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Elizabeth Brunner

 

 

 

 

 

 

Fairy Tales around

5th May 1996 

Elizabeth and her contribution towards the Hungarian Millecentenarium (896 - 1996) 

 

 

Sunday morning, the 5th of May 1996

            When I came that hot, sunny Sunday morning, Elizabeth looked rather well. Her sitting room seemed pleasantly cool because of its high ceiling. From the T.V. the 'Mahabharata' (a Television series) was loudly coming forth and Mr. Lutoria was partly watching it, partly reading the newspaper.  

"MUSUME" Nippon, 1935

            As no conversation could be taped until further notice, I fed Elizabeth the sweet melon Mary had cut for her. (Mary is the 'good soul' in Elizabeths' house, cooking, bathing her, sleeping next to her, helping Elizabeth in every way.) The two of us were happy, as always, just being together. I watched a tiny mouse coming from under her bed and peacefully eating the crumbs which were lying there. It could not have been more than three cm long, not to mentioned the fine long tail. It looked so 'well groomed' with its shining brown coat and was very much at ease. Animals are Elizabeth's friends. The birds are being fed (and the food is blessed) each time she takes her meal. Also her many dogs. Unfortunately, Elizabeth cannot take her dogs out for their walks any longer, and the people who do so are not very kind to her dogs. As a result, they are rather muddled and bark a lot when strangers come to the house. Actually dogs (even stray dogs) are also my friends but one of Elizabeths' dogs, I detour when entering the house.

Elizabeth with one of her pet dogs

            The mice came in with the last monsoon and seem to remain. Though all the servants are angry about it, Elizabeth will not have anything nasty done to them. So they stay, and I have heard and seen them on various occasions sitting with Elizabeth. Once one had climbed up on the 'mala' (string of flowers) which was hanging around the beautiful painting of the Dalai Lama that Elizabeth painted in 1959. In India Gods (and other precious things) are being garlanded with 'malas'. In Elizabeth's house the Dalai Lama (who has been once again visiting her in December 1995), two paintings of her mother as well as one of Tagore are garlanded. I find it particularly touching. 

            It would be very difficult to describe her living room, in which she also sleeps. All the other rooms are full with boxes of her own and her mother's paintings. These paintings are Elizabeth's 'children', she has to look after and take great care of them. Coming back to her room, I like to say that it has occured to me, sometimes during the many years I know her, to bring some kind of order into the various piles of things lying around, but I have finally decided that it would be of no use. Firstly Mary and the other servants would make a mess again and secondly somehow it's got to be this way. It belongs to Elizabeth's surroundings and the way I will always remember her! There are people who come and clean daily and strangely there is an order in the seemingly untidiness.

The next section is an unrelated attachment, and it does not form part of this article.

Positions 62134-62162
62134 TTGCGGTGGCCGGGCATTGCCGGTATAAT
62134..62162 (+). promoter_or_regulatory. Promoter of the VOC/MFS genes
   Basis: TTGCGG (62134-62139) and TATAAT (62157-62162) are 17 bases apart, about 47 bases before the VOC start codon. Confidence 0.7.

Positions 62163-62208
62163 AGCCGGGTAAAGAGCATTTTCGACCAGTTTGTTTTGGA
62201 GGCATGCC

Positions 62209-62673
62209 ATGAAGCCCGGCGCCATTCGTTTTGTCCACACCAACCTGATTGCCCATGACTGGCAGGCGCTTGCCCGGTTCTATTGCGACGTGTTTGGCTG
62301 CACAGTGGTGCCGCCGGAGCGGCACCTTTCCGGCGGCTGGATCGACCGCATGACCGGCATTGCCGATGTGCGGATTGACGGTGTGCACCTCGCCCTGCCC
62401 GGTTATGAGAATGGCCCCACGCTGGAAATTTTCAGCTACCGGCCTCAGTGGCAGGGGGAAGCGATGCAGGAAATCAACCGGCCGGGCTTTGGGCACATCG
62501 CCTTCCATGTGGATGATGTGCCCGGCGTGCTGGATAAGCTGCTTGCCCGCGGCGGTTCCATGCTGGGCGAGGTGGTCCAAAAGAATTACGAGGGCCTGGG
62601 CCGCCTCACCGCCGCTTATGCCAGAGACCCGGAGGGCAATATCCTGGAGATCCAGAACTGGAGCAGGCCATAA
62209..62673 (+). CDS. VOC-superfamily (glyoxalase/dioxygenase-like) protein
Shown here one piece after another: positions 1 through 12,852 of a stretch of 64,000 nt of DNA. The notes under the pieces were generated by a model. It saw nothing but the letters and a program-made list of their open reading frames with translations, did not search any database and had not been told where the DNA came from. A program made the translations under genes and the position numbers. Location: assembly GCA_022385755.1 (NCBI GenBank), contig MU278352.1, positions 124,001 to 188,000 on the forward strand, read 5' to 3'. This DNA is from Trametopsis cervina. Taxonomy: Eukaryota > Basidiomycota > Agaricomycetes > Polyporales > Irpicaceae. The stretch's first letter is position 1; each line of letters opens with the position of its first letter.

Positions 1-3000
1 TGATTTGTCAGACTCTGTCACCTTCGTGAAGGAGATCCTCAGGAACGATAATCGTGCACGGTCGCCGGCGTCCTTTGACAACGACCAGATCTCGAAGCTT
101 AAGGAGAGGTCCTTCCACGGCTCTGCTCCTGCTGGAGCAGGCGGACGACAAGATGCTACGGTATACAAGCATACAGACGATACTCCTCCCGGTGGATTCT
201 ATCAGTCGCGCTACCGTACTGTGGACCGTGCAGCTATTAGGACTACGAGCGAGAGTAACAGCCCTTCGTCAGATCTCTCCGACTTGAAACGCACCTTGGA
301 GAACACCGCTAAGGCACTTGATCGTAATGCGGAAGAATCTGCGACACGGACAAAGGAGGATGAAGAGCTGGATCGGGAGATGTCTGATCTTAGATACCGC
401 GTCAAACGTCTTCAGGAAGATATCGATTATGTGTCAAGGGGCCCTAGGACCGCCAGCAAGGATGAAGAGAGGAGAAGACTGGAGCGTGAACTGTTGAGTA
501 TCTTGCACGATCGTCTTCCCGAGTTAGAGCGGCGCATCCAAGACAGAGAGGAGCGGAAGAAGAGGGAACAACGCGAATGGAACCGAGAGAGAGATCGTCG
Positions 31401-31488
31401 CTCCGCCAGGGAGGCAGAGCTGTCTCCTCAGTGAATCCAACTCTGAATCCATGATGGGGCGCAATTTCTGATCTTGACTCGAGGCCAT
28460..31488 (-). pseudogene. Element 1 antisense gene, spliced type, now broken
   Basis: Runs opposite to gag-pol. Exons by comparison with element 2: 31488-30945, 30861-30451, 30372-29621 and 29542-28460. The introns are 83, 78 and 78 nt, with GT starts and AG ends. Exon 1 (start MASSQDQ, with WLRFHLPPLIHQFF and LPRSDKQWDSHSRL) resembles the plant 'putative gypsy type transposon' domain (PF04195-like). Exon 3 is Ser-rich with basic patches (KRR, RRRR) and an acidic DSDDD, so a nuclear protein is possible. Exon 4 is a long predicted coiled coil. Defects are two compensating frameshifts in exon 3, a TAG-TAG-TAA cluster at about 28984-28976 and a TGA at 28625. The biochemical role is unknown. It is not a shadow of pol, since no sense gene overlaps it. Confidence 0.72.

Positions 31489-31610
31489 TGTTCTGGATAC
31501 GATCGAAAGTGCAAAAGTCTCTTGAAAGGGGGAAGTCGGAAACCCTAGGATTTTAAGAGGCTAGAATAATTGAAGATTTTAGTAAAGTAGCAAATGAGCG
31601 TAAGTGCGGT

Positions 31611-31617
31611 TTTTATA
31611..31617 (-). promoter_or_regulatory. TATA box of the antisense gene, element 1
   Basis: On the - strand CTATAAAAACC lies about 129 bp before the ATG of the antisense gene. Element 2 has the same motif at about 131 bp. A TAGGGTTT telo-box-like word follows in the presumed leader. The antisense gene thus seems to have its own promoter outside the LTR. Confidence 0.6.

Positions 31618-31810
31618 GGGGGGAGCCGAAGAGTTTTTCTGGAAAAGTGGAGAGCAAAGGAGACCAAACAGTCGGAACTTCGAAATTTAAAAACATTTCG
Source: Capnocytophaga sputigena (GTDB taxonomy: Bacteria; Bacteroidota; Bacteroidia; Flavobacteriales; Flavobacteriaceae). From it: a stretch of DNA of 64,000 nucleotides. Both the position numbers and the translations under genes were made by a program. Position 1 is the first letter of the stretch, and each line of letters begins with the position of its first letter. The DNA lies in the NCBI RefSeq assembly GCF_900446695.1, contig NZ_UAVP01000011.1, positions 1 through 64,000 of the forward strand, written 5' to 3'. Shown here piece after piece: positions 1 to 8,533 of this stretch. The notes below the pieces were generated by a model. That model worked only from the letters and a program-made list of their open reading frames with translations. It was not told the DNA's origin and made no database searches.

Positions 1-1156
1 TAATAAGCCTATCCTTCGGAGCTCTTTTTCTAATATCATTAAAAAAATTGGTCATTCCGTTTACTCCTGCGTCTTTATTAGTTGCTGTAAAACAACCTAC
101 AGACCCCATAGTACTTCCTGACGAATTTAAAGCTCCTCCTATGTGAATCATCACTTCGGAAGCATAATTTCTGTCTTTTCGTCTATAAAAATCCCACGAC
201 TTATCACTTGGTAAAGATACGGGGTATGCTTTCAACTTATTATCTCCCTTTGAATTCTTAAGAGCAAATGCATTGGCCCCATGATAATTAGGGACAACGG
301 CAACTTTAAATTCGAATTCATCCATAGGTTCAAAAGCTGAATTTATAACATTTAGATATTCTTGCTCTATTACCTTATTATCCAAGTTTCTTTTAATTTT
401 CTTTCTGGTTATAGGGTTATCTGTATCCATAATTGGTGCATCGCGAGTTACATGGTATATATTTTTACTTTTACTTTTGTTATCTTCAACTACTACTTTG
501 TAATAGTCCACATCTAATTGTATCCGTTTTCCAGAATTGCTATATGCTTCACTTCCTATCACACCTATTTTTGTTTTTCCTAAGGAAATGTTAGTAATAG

The T.V. was finally switched off and Elizabeth started: "Yesterday it was the fifth of May and it was ..." "No the fifth is today," Dagmar butted in. But Elizabeth maintained, "but Lutoria Sahib when was 'Buddha Jayanti'?" ('Buddha Jayanti' is Buddha's birthday, always celebrated on full moon in May). "On Friday the third," replied Mr. Lutoria looking up at us from his newspaper smiling. "Yes, yes 'Buddha Jayanti' was on Friday, I am so sorry I could not go," said Elizabeth. "Where would you go, where did you go in olden days when you still walked, Elizabeth?" Asked Dagmar "May be 'Buddha Jayanti Gardens on the Ridge' which is very beautiful," Elizabeth. "Have you seen the new Buddha statue?" Dagmar. "Yes, yes, I went there for the consecration. But now it is difficult for me," continues Elizabeth. "Otherwise I also had the idea to make an exhibition on 'Buddha Jayanti Day' with all my Buddha paintings. But I was unable because of this weakness (patting her knee), although I felt that, for that, I will have the strength. But I asked the IIC (India International Centre), I asked some friends. And I did not want to do a big exhibition, just the Buddhas. To create an atmosphere, something of the reactions of my feelings that I have automatically buried into these paintings. That it should pass on a message to those who can take it.  -  So now, they have asked me to do it later in autumn. I don't know why," said Elizabeth. 

Mahabodi Tree

            "You just had a two-weeks exhibition of your own and your mother's Japanese paintings, 'The Soul of Japan' at the Hungarian Cultural Centre," said Dagmar. "The Japanese one, yes, and it took a lot of energy out of me," Elizabeth. "So it is perhaps wiser not to have another exhibition so soon afterwards," put Dagmar in.  

Birth of Siddhartha, Ceylon 1956

            "Yes," said Elizabeth. "And there is a demand for an exhibition from Hungary that I have to do a lot of selection for. That means I would need some help. Because Hungary has got the celebration of their 'Thousand and one hundred years of their arrival on the Hungarian soil'  -  And very cleverly they justified their way of conquest, we learned it from our school books. They used the 'oriental way of occupation'. I think it was the Moravians who then were the occupants. I should know more, but ... this will be available in books. It was so charming, as a child, I did not quite understand it all. But today I know it was the oriental way of approach. You know, according to the legend, the Hungarian envoy asked for this much  - a hand full of earth. A glass full of water. And a bundle of grass. And with that he announced that this was his land now," narrated Elizabeth.